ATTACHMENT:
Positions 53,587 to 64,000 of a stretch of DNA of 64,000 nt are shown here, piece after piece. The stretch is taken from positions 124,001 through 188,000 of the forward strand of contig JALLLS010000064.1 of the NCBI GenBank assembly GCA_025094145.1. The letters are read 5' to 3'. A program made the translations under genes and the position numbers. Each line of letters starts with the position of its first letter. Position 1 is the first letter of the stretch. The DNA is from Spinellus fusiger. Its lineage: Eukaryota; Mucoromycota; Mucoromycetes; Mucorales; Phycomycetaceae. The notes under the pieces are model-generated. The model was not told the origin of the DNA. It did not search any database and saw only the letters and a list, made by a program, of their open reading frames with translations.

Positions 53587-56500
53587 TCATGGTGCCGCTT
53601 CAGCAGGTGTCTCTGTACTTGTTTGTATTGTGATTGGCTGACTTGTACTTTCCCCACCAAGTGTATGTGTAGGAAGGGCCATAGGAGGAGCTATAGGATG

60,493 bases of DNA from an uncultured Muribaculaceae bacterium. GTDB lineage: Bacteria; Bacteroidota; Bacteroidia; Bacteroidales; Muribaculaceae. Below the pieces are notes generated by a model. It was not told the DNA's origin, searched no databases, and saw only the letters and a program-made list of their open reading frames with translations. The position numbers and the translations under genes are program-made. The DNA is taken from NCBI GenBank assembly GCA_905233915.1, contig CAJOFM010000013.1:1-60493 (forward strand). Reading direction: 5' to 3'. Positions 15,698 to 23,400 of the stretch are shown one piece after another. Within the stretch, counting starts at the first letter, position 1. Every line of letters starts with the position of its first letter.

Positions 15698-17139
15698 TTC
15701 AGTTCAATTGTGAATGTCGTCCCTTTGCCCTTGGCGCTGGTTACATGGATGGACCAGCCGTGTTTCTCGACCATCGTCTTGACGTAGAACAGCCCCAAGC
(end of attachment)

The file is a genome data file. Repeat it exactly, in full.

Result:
Positions 53,587 to 64,000 of a stretch of DNA of 64,000 nt are shown here, piece after piece. The stretch is taken from positions 124,001 through 188,000 of the forward strand of contig JALLLS010000064.1 of the NCBI GenBank assembly GCA_025094145.1. The letters are read 5' to 3'. A program made the translations under genes and the position numbers. Each line of letters starts with the position of its first letter. Position 1 is the first letter of the stretch. The DNA is from Spinellus fusiger. Its lineage: Eukaryota; Mucoromycota; Mucoromycetes; Mucorales; Phycomycetaceae. The notes under the pieces are model-generated. The model was not told the origin of the DNA. It did not search any database and saw only the letters and a list, made by a program, of their open reading frames with translations.

Positions 53587-56500
53587 TCATGGTGCCGCTT
53601 CAGCAGGTGTCTCTGTACTTGTTTGTATTGTGATTGGCTGACTTGTACTTTCCCCACCAAGTGTATGTGTAGGAAGGGCCATAGGAGGAGCTATAGGATG

60,493 bases of DNA from an uncultured Muribaculaceae bacterium. GTDB lineage: Bacteria; Bacteroidota; Bacteroidia; Bacteroidales; Muribaculaceae. Below the pieces are notes generated by a model. It was not told the DNA's origin, searched no databases, and saw only the letters and a program-made list of their open reading frames with translations. The position numbers and the translations under genes are program-made. The DNA is taken from NCBI GenBank assembly GCA_905233915.1, contig CAJOFM010000013.1:1-60493 (forward strand). Reading direction: 5' to 3'. Positions 15,698 to 23,400 of the stretch are shown one piece after another. Within the stretch, counting starts at the first letter, position 1. Every line of letters starts with the position of its first letter.

Positions 15698-17139
15698 TTC
15701 AGTTCAATTGTGAATGTCGTCCCTTTGCCCTTGGCGCTGGTTACATGGATGGACCAGCCGTGTTTCTCGACCATCGTCTTGACGTAGAACAGCCCCAAGC